|Publication number||US4402158 A|
|Application number||US 06/230,852|
|Publication date||Sep 6, 1983|
|Filing date||Feb 2, 1981|
|Priority date||Feb 9, 1980|
|Also published as||CA1171279A, CA1171279A1, DE3041328A1, DE8029239U1|
|Publication number||06230852, 230852, US 4402158 A, US 4402158A, US-A-4402158, US4402158 A, US4402158A|
|Inventors||Yoshizo Seki, Saburo Watanabe|
|Original Assignee||Tomy Corporation|
|Export Citation||BiBTeX, EndNote, RefMan|
|Patent Citations (7), Referenced by (22), Classifications (14), Legal Events (6)|
|External Links: USPTO, USPTO Assignment, Espacenet|
This invention is directed to a toy which includes a primary movable member movable between a first and second position. Movement from the second position back to the first position is under the influence of a governor which limits the rate of said movement.
Certain toys are constructed so as to include one or more movements of parts of the toys. Included in this group of toys would be toys which characterize animals and/or humans such as dolls and animated toy figures. In the past movable portions of dolls have been restricted to such anatomical features, such as movement of the eyelids, the eyeballs, or the lower lip and chin. In characterized animal figurines, more complex movement has been included, such as mechanical movement of arms and legs and the like.
It is normal practice in manufacturing toys as discussed in the preceding paragraph to try and mimick certain functions of the real life counterpart of the toy. Thus, in dolls, eyelids are made to open and close as the doll is moved from a generally vertical position to a horizontal position, or a tongue, arm or other appendage is made to reach out and retract upon activation of a button or the like.
In other types of toys, such as animated animals, the incorporation of a small spring-wound or electrical motor has resulted in animation of the appendages of the toy upon activation of the motor. Normally in these types of toys motion of the appendages is achieved by incorporating a crank shaft and linking rods linking the appendages to the crank shaft to propel the appendages. In this type of toy, motion is either an all or nothing type of affair-that is, either all of the appendages are working simultaneously or all of them are in an off mode.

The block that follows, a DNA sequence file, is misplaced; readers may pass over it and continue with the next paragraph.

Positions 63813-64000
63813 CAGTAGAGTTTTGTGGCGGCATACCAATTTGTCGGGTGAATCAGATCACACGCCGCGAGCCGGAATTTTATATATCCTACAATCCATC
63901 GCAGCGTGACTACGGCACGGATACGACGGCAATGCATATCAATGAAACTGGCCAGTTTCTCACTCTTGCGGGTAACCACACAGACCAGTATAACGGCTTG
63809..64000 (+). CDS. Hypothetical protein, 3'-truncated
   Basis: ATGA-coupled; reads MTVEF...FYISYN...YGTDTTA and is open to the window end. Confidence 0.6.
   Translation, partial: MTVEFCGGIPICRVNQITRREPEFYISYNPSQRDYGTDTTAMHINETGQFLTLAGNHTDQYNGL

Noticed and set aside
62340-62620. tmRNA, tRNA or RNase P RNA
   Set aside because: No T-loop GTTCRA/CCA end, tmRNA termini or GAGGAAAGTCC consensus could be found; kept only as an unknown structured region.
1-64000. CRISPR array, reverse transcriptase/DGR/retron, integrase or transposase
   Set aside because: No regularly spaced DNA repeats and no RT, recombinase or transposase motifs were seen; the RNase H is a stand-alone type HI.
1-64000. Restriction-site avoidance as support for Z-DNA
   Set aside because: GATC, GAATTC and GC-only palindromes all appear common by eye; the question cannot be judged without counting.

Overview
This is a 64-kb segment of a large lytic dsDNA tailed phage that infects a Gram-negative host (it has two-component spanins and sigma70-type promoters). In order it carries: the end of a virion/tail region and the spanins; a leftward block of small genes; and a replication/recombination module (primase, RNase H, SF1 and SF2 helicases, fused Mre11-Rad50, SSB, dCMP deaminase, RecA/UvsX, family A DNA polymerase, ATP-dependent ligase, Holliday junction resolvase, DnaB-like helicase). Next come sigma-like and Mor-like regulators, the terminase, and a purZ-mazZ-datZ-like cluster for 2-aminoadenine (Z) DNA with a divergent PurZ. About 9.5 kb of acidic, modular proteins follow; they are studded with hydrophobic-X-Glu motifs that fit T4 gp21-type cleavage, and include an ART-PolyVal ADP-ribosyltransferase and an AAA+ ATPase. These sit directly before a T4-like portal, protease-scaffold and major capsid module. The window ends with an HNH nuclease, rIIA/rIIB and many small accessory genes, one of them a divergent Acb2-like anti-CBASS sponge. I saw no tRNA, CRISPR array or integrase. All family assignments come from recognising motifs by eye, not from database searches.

In all of the dolls and characterized or motorized animals discussed above, motion of the components of the toy is essentially instantaneous on either reclining or raising the doll, or winding a spring, or moving a button to an on position and the like. Very few toys are known which incorporate delay-type motions. By this it is meant the operator of the toy effects a certain movement motion or the like to the toy, and after a delayed response period seemingly unassociated with the original command motion, the toy then performs an act. One such toy of the immediately described class is found in U.S. Pat. No. 3,287,847. In this toy which incorporates a suction cup within the interior of a doll, when the doll is reclined in a horizontal position and its body is bent with respect to its legs, a suction cup engages an internal surface of the toy. The seal between the suction cup and the surface of the toy is not perfect such that after a delayed response period, the suction force is lost between the suction cup and the surface of the toy and the suction cup is released from said surface. Upon release of the suction cup the toy bends about the hip joints bringing the torso in about a 90° angle with respect to the legs. In this toy then, the child performs one function and the doll, after a delayed response period, responds to that function.
While the above described doll found in U.S. Pat. No. 3,287,847 incorporates a delayed response, the expression of the response is a single act; that is, the doll executes one movement in response to the delay action mechanism incorporated in the doll. It is considered that toys which were able to accomplish several delayed actions, or a sequence of delayed actions, would find considerable play value in using the same. Further, in the preschool age recipient of toys, such delayed action can be very entertaining in that it seems mysterious and unaccounted for, and therefore contributes to the play value of the toy and its ability to hold the interest of the child for a long period of time.
In view of the preceding, it is considered there exists a need for a toy, especially a toy directed to preschool age children, which is capable of performing several movements in a sequential manner. It is further considered that such a toy should also incorporate means totally under the control of the child to activate the toy. This ensures an active play role of the child in using the toy and not simply one of a spectator role. In view of these needs, it is therefore a broad object to provide a toy which is capable of performing a series of sequential motions in response to a single command from the user of the toy. It is a further object to provide a toy which employs simplicity of construction and therefore efficiency and economy in manufacturing and designing the same. Additionally, it is an object to provide a toy which, because of its simplicity of construction and operation, is durable in use and can be manufactured and sold to the public at a reasonable cost.